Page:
Friday, 30 January 2009

Doodle session.

Lecture doodle.
Inspired quite a bit by this

Sunday, 25 January 2009

Of Montreal.

Every bit as amazing as I'd hoped, and for once, my camera was a success. Slightly blurred, but I love these pictures.

Friday, 23 January 2009

This is me, excited.

That's my picture.
In the Argus.
I'm more excited than words could describe, and bought six copies :D
My first ever thing in print! And it's not even that good! If this is how far I can get with my not so good work, imagine the towering heights I could achieve with some better stuff! The Metro, maybe? Or is that dreaming too high...?
(But no seriously, I LOVE the Argus, and also, wonderfully, Of Montreal are in the magazine section that I am the cover of. That rocks so much.)

In other news, I almost fainted in screen printing this morning, but luckily disaster was averted by a swift exit and a long sit on the floor outside. I'm not quite sure what was wrong with me.

Tuesday, 20 January 2009

So, how's it going?

Not too bad. I submitted my Argus illustration this morning, although as I thought, they'd got the dimensions wrong. I initially said I wasn't going to do it again, but I have done now, so we shall see if they want it, or if they'll just crop one of my existing drawings. I'm happy either way to be honest, if it means I'll see one of my images in print.
Newspapers are notoriously fickle though, so I'm not getting excited till I'm holding a copy in my hands with my picture in.

In other news, I'm quite enjoying the Erbar project.

This is what I've done so far. That bottom one is a little bit off, I'll fix that. To be honest... I like these enough to stop now and put them in the final crit, but I'll carry on, because as I say, I'm enjoying it.

Saturday, 17 January 2009


It's not colourful, and I'm not sure how well it represents 150 years of Art and Design in Brighton, but I like this a lot more than what I'd done before. Now, to make it colourful and relevant...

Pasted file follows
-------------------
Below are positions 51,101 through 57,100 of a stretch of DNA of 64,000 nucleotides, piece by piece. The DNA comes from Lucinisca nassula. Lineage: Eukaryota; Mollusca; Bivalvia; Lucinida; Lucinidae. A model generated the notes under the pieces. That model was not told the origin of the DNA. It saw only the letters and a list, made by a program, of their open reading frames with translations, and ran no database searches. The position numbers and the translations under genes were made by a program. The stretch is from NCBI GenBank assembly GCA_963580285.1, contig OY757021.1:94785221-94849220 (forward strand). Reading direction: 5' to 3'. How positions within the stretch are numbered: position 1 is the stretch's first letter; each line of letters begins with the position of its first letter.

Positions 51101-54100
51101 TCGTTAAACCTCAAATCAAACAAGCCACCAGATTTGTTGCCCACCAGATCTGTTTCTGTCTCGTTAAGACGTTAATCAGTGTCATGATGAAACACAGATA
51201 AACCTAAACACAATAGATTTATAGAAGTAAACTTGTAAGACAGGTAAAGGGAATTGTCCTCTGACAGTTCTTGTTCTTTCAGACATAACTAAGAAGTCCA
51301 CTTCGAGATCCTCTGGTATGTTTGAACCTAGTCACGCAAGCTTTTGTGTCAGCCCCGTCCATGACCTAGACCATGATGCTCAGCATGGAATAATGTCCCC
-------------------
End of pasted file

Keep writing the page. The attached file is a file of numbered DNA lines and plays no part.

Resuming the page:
The Argus celebrates 150 years of Art and Design Education in Brighton

And here is an illustration I have done for them.


Currently working on creating a 4pp magazine spread, based on a typeface randomly assigned to me. This typeface is 'Erbar', by Jakob Erbar. We have to write between 200 and 400 words on this typeface, and then set it out across the four pages. Black and white, typographic work only.
Here is what I have written, pretty heavily based on my references, but totally reworked, and with quite a few of my own ideas and thoughts.

""My aim", wrote Jakob Erbar, "was to design a printing type which would be free of all individual characteristics, possess thoroughly legible letterforms, and be a purely typographic creation."

Jakob Erbar was born in 1878. After training as a type compositor in Dusseldorf, and studying type under Fritz Helmut Ehmcke and Anna Simons, he spent most of his life working and teaching in Cologne.

The typefaces he designed were Feder Grotesk (1910), Koloss (1923) and Candida (1936), but his most notable creation was his eponymous typeface Erbar, and it's variants (Lucina, Lumina, Lux and Phosphor), which he created between 1922 and 1930.
It was based on the most basic geometric elements - line, the circle and the arc. Other designers took these ideas on, such as Rudolf Koch with his 'Kabel', and probably most well known, Paul Renner's Futura, but Erbar was the first on the field with these ideas.

The typeface is no longer available in digital versions, as it has been superseded by Renner's Futura, however, this typeface should not be overlooked, as it is a beautiful Sans Serif. With many letters based around the circle form, the whole alphabet has a harmony and unity - it is clear to see the same curves and lines being used in as many letters as possible. Yet despite his claim of trying to create a printing type 'Free of all individual characteristics', the tail of both upper and lower case 'Y's is distinctly unusual, following the pattern of the 'Z', and the cross strokes of both the lower case 'f' and 't' cut off at 45 degree angles.

Interestingly, he designed two Erbars, both with different X-heights, and, as previously mentioned, took the family further with it's variants, Lucina - a set of white on black capitals, Lux - a version with contrasting outlines, and Phosphor - an inline version of the bold Erbar weight. None of these are available in digital formats, but may still be found in metal type in some letterpress workshops.